Counter Strike: Global Offensive Pro Guide
How do we get to Global?
At this point we are trying to break into the upper echelon of players. We have been LE for awhile but can’t seem to break into the LEM level or climb any higher. Counter Strike: Global offensive is a very competitive game that requires a lot more attention than some other FPS games we have played before. Part of the beauty of all of it is being able to say we dominate the rankings and can go toe to toe with the pros. Before we can reach that level though, we really have to refine a lot of our skills and hit our damn shots.
How do I work on Accuracy?
When I say we need to hit our shots I’m not trolling you it is just a fact of the matter. Whether it is due to being a pixel off someone’s head, the inability to control a spray pattern, or just overall their ping is better than our ping, we have to hit our shots every single time. As long as we can reliably hit our shots then it really just comes down to our skill versus their skill and a little bit of luck along the way. It does become a little unfortunate when we lose games because the other team made slightly fewer errors, but we have to remember that at this point, it is on all of us if we can pull out the win. There are many unspoken positions in the Pro community that somewhat begin to transfer into these upper echelon ranks of LEM Supreme and Global. Entry Fraggers, Riflers, AWPers and Lurkers. Each has a specific set of skills required to preform that roll but in solo que or team play we need to be flexible every round and be whatever our team needs us to be.
These positions all do something a little differently and some of them are specifically for Tside or when retaking a site. But each one is important in team play and beginning to learn them all now isn’t late, it just helps set you up to be a great player. Entry Fraggers are responsible for obtaining information and hopefully setting your team up to win a trade when taking or retaking a site. The information gained by potential human sacrifice can often outweigh the actual life of the player that obtained the information for their team. This isn’t to say that the position itself is a suicide mission, in certain scenarios when the sacrifice is actually called for, the player is reliably one of the most accurate shots on the team and knows the normal positions their opponents should be at.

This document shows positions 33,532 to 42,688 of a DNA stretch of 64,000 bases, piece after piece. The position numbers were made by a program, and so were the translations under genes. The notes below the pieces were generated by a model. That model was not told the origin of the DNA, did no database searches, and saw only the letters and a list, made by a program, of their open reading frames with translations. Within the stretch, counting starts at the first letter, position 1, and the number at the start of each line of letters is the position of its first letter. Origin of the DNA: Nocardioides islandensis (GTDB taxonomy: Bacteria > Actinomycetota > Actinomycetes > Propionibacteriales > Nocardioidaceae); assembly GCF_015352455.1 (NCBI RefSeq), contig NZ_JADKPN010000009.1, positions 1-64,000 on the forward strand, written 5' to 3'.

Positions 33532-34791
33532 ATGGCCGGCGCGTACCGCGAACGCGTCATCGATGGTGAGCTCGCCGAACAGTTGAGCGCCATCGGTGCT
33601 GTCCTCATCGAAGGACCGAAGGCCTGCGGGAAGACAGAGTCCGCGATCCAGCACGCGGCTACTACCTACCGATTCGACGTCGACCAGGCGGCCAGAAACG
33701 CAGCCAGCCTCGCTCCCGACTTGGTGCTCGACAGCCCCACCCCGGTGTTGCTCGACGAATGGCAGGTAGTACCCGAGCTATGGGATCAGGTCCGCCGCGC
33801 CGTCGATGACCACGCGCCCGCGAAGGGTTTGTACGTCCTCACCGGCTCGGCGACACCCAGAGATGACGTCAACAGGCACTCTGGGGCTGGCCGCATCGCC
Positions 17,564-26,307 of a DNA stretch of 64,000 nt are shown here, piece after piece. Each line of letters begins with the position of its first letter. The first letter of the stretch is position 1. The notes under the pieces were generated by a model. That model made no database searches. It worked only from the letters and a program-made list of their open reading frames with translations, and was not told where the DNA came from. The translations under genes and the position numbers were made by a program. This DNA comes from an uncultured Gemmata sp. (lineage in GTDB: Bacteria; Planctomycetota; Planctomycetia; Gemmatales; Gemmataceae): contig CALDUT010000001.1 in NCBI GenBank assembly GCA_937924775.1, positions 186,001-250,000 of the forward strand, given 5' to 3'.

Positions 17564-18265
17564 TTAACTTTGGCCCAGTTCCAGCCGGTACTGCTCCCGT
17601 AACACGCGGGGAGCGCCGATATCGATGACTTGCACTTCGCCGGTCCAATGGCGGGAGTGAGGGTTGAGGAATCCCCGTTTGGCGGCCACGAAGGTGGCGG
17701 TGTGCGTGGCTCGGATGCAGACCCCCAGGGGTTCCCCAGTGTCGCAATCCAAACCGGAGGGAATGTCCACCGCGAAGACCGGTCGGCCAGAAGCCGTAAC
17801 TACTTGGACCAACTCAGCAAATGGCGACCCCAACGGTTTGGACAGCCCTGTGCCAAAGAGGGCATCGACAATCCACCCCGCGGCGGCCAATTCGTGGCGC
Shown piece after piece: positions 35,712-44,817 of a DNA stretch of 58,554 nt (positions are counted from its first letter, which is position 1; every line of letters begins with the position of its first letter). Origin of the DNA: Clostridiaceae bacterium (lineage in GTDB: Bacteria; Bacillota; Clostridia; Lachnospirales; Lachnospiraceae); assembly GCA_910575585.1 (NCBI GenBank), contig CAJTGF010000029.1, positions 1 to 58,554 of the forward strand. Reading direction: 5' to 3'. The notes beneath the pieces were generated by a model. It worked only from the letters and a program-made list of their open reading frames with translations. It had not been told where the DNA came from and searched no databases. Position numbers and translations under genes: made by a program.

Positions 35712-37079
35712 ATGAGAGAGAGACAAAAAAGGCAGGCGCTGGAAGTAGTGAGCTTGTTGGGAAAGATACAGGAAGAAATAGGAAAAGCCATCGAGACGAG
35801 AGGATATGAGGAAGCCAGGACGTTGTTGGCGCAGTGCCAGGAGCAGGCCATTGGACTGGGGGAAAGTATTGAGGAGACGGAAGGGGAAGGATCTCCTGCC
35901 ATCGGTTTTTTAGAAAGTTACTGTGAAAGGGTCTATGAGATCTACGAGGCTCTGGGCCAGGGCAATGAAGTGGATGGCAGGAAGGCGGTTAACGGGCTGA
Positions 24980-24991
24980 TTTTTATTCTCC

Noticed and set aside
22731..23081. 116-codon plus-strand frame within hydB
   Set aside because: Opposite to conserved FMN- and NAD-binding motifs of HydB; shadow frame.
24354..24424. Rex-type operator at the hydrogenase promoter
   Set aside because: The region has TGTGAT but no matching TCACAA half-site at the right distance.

Riflers and AWPers are pretty obvious, some people shouldn’t use an AWP and so they get stuck on Rifle duty. They buy an AK or M4 or Aug and hit those half map one shots and spray downs. While some people should have an AWP and are arguably even more efficient close range with an AWP even against multiple enemies. Some people train specifically to be able to do this and shouldn’t be disrespected by the enemy team. That being said, these are interchangeable roles and as a game progresses different strategy allow multiple of both, Fnatic even had a famous round where they had five players with AWPs and decimated the enemy team with relative ease. This was long ago and sometimes people will meme about it but never in pro play, nobody else has so far earned the right to play that cocky.
Lurkers are primarily Tside players that are actually not very common in Pro play, but in solo que can be pretty deadly forces. Their job is to hang back from the rest of their team to try and catch rotating players from the CT side off guard and thin out their numbers or at the very least stall so your team can capture site, get the bomb down and set up their cross fires safely. They can be present on CT side when retaking a site or when it is unknown how many Ts are on site versus how many are lurking, but on CT side you’re more or less rotating late rather than Lurking as you want to defuse the bomb as quickly as you can.
There is an IGL role or In Game Leader, but this is more strictly for Professional play or five que squads who really want to win. When solo queuing you should all equally communicate with one another to ensure victory. Of course, if you or someone else on your team is able to calmly orchestrate strategies and positively impact your team by doing so then perhaps it is best to follow their lead.
Your internet is going to affect you so much more at this part of your climb than any other part. It may be impossible to fix and while that sucks it is just another mountain to climb. If you are in power to change this than I would suggest that if you are experiencing consistently high ping but want to reach the top, you have to be able to compensate everything you possibly can to get there.
Play FaceIt and ESEA servers especially if you haven’t already. These servers are a little cheaper than changing your entire ISP and offer a little bit of meeting in the middle to achieve the best possible internet connection to the game. Not even considering the 128-tick servers each service provides or the fact that they are more or less more competitive atmosphere than what Valve offers.Perfecting your aim is the most basic aspect of any of this. Controlling you spray patterns and honing your reaction times via community mods or third-party sites is a necessity to increasing your personal capabilities. Any downtime you have to practice should be focused on your aim and spray control until your flicks are seamless and you hit those headshots so hard you get reported every game. You could also use the casual modes but then you have to consider the internet connection and have a lot of weird delays that end up wasting more time than you’d probably like to so proceed with caution either way.